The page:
Each year on Planet Earth there are about 500,000
earthquakes and about 1,500 volcanoes have activity. While
even Richter 5.0 earthquakes at shallow depths and at the
wrong location can be both deadly and costly (damage to  
Christchurch in New Zealand may well exceed $20 billion)  
usually one wishes to be concerned about 7.5 Richter or
greater events, especially if they occur underwater. Similarly,
VEI=6 volcanic events such as the Mt. Pinatubo eruption in
1991 in the Philippines can not only devastate local areas but
endanger whole national economies. Despite timely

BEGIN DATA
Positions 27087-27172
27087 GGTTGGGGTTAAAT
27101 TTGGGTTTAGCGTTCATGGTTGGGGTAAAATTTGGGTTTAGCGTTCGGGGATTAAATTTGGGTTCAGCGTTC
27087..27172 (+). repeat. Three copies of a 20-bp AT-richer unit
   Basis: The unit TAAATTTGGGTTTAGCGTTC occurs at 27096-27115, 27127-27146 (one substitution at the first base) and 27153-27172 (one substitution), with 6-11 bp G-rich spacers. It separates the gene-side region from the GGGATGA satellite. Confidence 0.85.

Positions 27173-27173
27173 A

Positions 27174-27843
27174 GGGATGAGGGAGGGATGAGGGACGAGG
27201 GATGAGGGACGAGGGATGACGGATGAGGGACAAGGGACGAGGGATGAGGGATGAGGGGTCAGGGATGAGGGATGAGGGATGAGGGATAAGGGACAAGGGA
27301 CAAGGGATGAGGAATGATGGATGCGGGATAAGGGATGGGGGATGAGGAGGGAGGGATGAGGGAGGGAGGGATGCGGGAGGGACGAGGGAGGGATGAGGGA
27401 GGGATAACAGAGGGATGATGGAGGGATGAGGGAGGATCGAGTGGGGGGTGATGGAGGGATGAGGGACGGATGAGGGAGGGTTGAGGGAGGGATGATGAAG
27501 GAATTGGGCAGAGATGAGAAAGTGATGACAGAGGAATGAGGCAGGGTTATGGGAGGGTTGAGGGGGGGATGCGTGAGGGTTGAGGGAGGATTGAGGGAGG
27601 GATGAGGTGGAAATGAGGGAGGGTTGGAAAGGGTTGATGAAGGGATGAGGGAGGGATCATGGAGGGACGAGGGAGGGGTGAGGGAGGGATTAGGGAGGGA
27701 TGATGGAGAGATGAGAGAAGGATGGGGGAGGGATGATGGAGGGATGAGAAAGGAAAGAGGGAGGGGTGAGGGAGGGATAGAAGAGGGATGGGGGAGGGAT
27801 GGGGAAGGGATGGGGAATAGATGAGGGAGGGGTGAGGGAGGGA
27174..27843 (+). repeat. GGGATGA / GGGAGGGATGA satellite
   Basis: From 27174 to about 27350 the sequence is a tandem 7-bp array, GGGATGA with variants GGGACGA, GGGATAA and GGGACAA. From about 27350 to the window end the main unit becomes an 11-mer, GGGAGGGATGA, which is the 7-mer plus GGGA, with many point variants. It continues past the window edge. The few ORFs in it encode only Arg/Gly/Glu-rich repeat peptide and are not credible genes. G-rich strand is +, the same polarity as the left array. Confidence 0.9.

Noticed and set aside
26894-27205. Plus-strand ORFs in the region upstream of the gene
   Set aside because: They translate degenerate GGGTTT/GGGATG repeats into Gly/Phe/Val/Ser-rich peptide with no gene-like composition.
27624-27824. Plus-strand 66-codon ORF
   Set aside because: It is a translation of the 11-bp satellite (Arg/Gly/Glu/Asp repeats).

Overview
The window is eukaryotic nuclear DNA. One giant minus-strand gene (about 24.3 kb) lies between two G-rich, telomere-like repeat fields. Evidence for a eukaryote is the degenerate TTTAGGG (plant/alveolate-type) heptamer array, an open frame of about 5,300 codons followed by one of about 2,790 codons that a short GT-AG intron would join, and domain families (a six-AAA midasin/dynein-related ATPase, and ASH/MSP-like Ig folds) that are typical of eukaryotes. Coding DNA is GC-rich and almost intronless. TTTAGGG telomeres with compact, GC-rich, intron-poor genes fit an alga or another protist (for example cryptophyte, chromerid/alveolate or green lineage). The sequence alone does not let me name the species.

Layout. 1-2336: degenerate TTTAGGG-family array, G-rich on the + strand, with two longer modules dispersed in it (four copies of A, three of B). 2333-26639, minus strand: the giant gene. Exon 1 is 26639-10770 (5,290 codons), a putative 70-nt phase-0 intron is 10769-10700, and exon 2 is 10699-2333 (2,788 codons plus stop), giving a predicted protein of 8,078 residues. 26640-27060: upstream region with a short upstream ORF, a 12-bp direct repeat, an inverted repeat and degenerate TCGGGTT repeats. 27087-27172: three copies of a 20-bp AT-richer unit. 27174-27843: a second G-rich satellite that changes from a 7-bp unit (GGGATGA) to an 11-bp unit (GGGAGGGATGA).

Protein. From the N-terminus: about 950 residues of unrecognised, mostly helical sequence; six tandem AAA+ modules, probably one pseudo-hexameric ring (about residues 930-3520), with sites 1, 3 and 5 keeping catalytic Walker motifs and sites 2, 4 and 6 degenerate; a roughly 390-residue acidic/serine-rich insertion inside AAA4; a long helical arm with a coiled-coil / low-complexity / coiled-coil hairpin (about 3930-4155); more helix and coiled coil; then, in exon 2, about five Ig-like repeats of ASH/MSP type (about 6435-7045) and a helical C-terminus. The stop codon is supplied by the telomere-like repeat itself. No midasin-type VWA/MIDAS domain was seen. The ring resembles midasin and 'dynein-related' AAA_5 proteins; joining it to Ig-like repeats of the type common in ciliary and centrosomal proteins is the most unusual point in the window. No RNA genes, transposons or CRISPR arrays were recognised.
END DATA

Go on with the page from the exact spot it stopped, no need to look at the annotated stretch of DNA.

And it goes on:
evacuations that saved many lives, the immediate direct cost to
the Philippines was close to $15 billion, and weather and crops
over half the globe were impacted.
Today, the intensity of swarms of hundreds of small
earthquakes can be used to determine that lava is moving, and
that an explosion can be expected. A second test is to analyze
emissions for the isotope ratios of the element neodymium.     
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